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Spain to crack down on holiday rentals to address housing crisis

by Jessica Weisman-Pitts
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Spain to crack down on holiday rentals to address housing crisis

MADRID (Reuters) – Spain’s government on Wednesday announced a crackdown on short-term and seasonal holiday lettings amid rising anger from locals who feel priced out of the housing market.

The government will investigate listings on platforms such as Airbnb and Booking.com to verify if they have licences, consumer rights minister Pablo Bustinduy said.

“If a house doesn’t have a license for tourism, advertising it on internet platforms should be illegal and thus punished,” Bustinduy said in an interview with state broadcaster TVE.

Spain is grappling with how to strike a balance between sustaining tourism, one of the main drivers of its economy, and addressing the concerns of locals who can no longer afford rents because of gentrification and landlords shifting to more lucrative tourist rentals.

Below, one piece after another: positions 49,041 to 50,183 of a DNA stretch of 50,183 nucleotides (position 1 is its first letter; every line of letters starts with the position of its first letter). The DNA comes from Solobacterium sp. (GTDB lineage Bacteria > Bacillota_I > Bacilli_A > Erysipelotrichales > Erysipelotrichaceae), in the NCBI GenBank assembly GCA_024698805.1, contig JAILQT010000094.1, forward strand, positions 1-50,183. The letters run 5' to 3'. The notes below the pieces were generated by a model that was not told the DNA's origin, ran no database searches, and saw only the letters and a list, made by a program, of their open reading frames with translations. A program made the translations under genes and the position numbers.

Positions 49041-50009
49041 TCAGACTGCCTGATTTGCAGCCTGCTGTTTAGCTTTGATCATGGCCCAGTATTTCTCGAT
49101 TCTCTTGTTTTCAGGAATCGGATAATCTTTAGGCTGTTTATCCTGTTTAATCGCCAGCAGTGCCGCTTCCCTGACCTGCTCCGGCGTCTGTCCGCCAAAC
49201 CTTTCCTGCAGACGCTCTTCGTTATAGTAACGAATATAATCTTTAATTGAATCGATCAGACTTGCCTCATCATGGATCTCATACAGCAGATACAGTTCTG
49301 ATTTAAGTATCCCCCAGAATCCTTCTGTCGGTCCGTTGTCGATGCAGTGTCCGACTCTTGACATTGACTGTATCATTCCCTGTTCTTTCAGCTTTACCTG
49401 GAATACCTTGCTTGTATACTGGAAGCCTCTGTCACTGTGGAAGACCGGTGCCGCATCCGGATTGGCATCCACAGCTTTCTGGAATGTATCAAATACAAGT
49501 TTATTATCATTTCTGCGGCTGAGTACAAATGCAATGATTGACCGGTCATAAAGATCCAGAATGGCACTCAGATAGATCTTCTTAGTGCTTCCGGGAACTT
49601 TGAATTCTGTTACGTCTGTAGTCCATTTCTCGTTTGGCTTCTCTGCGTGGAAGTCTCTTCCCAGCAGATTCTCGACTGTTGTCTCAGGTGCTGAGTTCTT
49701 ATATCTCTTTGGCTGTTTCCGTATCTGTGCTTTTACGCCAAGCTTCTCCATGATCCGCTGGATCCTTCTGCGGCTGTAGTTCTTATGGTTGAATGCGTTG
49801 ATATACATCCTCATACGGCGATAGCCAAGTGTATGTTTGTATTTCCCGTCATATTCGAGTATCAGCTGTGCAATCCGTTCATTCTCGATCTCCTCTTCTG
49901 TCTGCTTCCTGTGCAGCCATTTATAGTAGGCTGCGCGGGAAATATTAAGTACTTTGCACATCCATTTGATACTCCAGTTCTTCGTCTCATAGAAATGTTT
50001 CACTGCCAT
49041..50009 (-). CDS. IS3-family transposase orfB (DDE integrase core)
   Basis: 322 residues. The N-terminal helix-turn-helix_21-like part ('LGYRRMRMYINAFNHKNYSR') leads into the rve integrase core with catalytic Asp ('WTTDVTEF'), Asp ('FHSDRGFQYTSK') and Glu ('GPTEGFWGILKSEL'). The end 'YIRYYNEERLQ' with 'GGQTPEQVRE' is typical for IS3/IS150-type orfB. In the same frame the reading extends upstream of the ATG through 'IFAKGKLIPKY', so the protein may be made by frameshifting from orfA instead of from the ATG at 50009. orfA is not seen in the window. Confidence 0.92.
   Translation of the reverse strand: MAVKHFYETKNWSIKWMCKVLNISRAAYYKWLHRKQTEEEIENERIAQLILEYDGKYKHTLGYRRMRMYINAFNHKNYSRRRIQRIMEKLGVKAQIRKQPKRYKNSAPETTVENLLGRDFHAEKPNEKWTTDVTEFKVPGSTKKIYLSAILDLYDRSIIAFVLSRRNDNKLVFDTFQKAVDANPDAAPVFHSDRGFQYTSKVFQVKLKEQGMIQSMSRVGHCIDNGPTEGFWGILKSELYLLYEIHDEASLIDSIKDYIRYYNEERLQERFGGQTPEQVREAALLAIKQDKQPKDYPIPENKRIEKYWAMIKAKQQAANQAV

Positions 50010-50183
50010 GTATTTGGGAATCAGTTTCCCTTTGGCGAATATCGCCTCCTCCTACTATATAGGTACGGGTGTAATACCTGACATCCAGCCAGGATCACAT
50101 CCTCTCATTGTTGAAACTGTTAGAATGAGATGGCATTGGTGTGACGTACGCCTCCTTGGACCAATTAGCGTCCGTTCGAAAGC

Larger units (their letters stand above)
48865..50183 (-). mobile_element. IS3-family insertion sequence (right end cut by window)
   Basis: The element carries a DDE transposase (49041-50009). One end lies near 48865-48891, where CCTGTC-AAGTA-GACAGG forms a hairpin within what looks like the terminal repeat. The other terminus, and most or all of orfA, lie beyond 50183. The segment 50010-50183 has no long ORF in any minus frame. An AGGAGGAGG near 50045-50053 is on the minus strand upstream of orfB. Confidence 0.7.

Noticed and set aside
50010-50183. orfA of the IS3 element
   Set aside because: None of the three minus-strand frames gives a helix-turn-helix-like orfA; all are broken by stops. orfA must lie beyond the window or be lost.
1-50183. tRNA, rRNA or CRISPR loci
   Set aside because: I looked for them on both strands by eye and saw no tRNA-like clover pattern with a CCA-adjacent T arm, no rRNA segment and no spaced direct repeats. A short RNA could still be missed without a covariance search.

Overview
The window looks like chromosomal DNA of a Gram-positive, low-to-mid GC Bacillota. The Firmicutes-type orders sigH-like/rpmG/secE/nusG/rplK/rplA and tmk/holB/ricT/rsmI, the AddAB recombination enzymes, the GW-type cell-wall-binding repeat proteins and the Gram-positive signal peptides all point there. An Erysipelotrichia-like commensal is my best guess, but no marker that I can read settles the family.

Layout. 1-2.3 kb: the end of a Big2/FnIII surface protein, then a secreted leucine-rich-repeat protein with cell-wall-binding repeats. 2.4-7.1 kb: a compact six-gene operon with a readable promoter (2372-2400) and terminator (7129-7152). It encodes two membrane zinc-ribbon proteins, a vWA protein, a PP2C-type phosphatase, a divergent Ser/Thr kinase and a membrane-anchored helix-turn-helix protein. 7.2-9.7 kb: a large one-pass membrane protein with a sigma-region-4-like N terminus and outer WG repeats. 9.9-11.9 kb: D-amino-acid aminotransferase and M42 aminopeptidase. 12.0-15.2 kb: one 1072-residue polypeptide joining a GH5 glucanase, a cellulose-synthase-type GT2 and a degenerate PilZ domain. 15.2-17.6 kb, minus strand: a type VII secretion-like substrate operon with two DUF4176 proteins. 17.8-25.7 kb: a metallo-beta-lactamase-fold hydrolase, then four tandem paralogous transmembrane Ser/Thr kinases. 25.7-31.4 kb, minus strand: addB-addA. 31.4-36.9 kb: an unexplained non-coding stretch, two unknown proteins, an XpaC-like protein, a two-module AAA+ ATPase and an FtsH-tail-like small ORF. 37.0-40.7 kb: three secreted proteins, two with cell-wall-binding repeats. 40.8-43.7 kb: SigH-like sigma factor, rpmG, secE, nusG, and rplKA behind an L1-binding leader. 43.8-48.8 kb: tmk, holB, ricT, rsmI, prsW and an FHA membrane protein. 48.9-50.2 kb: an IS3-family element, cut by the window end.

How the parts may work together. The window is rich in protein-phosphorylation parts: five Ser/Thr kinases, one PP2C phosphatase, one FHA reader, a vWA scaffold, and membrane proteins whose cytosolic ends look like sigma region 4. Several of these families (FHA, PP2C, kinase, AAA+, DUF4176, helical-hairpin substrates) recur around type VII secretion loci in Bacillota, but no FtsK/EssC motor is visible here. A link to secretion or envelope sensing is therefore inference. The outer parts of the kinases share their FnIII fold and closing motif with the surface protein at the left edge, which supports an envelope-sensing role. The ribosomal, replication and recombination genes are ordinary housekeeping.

Barcelona’s mayor, Jaume Collboni, cited a 68% rise in rent prices in the past decade as one reason for his recently-announced plan to phase out all short-term lets in the city by 2028.

Apartur, the association of tourism apartment owners, said the measure amounted to expropriation while Spain’s Constitutional Court is deliberating whether the move is legal.

Prime Minister Pedro Sanchez announced earlier this week that the government would create a registry of holiday rental properties in a bid to limit the number of listings.

Residents of Barcelona, the Canary Islands and Malaga have all staged protests against the rise in tourist rentals in recent weeks. In these tourism hot spots, seasonal hospitality workers struggle to find accommodation, with many resorting to sleeping in caravans or even their cars.

Airbnb and Booking.com did not immediately respond to requests for comment.

The government is also looking to take steps to curb mid-term rentals of one to 11 months and may give neighbours in apartment blocks a say over whether an owner can list their property on platforms, housing minister Isabel Rodriguez said on Tuesday evening,

“We have to preserve social rights, such as the right to housing,” Rodriguez told radio station Cadena SER.

 

(Reporting by Inti Landauro and Corina Pons; additional reporting by Joan Faus; editing by Charlie Devereux and Christina Fincher)